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A tale of two theaters

Intown communities take opposite view on would-be venues

In a telling sign of the divide between well-heeled Virginia-Highland and ripped-jeans East Atlanta, one neighborhood is pushing to keep its shuttered movie theater from opening as a music venue and convention center, while the other is pulling for its historic theater to become ground-zero for the rock scene.

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The hang-ups plaguing each theater speak volumes about the two neighborhoods. One is trying to keep its partying at bay, having grown weary of the noise, booze and hassle. The other embraces its reputation as a nightlife destination and is doing whatever it can to heighten it.

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For more than a year, the owner of Virginia-Highland's Hilan Theatre has been trying to get a liquor license for the 700-occupancy space that is mostly renovated. But Virginia-Highland neighbors, as well as the Neighborhood Planning Unit that includes Virginia-Highland, have opposed the license. (NPUs make formal, though non-binding, recommendations to the city on issues such as who should be allowed to pour booze.)

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The same thing happened when Peter Conlon wanted to move the Cotton Club from Midtown to the Hilan. The club instead opened downtown, in the basement of the Tabernacle, though it closed in late 2004.

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"There was a huge outpouring from the community," NPU-F Chairwoman Dianne Olansky says of the most recent attempt to open the Hilan. "I know that the residential community doesn't want it."

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The NPU voted against the Hilan's liquor license last summer, claiming the theater would be in violation of a city code requiring that live-music venues operate at a minimum distance from the nearest residential neighbor. The NPU and the Hilan's owner, Jeff Notrica of Inman Park Properties, disagreed over whether the distance should be measured from the building's interior, which abuts the sidewalk and would place it too close to the nearest home, or from the lobby door, which is on the side of the building and would meet the code's requirements.

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"My understanding is the city attorney's office and Jeff Notrica's office continue to look for ways to find some sort of solution that everybody can live with," says John Croft, vice president of the Virginia-Highland Civic Association. "So far, they haven't found it."

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Notrica would not expand on Croft's statement. When asked about the irony that his ready-to-open theater is facing opposition while East Atlanta is eagerly awaiting a tenant for the shoddier Madison Theater, Notrica responds, "It's just kind of amazing." If he could pick up the Hilan and drop it in the Madison's place, "Oh, believe me, I would have done that a long time ago," Notrica says.

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The Madison has waited for years for the right tenant to come along. The white-spired, late-1920s building is located a few doors down Flat Shoals Avenue from the Earl. The theater has been closed for decades, but its charm and potential have inspired a handful of would-be tenants. Reggie Ealy, who opened Midtown clubs Yin Yang and Kaya in the 1990s (they've since reopened as Apache Cafe and Vision, respectively), made a stab at the project but later abandoned it.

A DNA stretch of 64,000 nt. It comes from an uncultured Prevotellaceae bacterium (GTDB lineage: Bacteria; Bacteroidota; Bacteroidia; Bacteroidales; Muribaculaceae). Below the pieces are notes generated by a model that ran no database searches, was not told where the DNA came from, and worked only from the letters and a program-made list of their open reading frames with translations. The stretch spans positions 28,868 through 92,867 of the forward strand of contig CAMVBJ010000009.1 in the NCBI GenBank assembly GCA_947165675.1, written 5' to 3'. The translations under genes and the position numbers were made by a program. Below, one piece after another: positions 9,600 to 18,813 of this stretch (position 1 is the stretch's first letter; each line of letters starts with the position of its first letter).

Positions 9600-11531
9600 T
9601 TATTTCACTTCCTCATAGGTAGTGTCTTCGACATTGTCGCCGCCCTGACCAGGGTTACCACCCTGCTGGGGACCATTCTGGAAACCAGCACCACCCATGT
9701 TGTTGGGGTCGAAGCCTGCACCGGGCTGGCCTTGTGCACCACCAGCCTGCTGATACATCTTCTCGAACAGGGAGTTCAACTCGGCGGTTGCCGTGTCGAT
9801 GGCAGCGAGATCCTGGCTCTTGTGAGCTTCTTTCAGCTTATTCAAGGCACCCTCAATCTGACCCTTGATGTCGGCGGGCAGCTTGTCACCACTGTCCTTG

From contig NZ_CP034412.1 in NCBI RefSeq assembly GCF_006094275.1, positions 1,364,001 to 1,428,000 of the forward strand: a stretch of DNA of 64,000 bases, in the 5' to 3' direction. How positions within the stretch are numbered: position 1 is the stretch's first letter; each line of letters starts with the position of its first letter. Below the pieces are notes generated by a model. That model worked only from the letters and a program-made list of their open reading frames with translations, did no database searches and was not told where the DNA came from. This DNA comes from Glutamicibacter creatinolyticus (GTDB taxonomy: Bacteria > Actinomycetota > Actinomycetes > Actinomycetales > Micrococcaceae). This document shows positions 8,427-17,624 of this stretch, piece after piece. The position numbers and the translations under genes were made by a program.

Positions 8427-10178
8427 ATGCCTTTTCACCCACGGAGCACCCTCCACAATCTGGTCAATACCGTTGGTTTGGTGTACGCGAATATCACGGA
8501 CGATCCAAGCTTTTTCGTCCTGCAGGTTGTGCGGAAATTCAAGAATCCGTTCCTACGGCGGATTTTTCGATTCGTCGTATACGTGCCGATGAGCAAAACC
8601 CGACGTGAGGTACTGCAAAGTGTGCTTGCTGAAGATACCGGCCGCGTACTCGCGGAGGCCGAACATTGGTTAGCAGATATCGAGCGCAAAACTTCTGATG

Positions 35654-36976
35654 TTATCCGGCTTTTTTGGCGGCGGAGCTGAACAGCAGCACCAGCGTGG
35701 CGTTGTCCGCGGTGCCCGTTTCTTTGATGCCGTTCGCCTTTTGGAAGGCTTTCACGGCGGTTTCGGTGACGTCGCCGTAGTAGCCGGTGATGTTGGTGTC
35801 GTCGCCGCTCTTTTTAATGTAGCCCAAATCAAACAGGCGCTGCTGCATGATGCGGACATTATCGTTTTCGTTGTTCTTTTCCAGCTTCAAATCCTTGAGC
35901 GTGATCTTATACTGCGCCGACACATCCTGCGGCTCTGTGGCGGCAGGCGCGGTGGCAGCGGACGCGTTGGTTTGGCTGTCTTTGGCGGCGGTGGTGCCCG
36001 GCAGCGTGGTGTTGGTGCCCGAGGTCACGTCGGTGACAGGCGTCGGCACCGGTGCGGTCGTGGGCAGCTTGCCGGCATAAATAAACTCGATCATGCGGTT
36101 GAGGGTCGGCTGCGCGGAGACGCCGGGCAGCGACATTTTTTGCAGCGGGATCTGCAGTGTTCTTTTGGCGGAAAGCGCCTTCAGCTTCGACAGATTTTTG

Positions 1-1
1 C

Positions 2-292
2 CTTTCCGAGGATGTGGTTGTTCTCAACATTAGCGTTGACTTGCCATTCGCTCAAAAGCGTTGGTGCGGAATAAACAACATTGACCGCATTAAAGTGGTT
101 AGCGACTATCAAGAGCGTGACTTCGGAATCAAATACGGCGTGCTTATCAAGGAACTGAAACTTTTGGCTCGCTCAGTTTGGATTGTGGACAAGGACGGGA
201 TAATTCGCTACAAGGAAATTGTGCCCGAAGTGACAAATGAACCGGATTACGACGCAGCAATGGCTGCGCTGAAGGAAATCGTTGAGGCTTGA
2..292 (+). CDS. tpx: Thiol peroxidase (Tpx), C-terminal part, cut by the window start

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It is structurally sound, according to Steve Patrick of Coro Realty, who is subleasing the property on behalf of the current leaseholder, who had partnered with Ealy. Patrick estimates that bringing the building up to code, with new plumbing, electric and air-conditioning systems, will cost $500,000.

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In the year that Patrick has been advertising the space, he's heard from five "serious" prospects, all of whom intended to restore the grand auditorium as a music venue. And on July 15, he showed the space to a sixth interested party.

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But Patrick says all but one of the five initial prospects have dropped out due to the challenge of securing financing.

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Still, one major hurdle for the Madison has been cleared. Ealy was able to secure enough parking spaces to meet the city's strict parking requirements.

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There's also the fact that the neighborhood is rooting for the theater. It's therefore highly unlikely that the project will receive any opposition from East Atlanta business or community groups, or from the area's NPU. "I would love to have that theater active again," NPU-W Chairman Ed Gilgor says. "I think a lot of people frankly would be interested in some collaboration on that."

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As East Atlanta sees ever rising home prices and more and more businesses (two additional restaurants and the neighborhood's sixth bar are in the works), Patrick is hoping that reopening the Madison will become irresistible, despite the expense. "The reality is, everything around the theater is getting better and better," Patrick says. "I think that's even going to make it a better venue in the long run."




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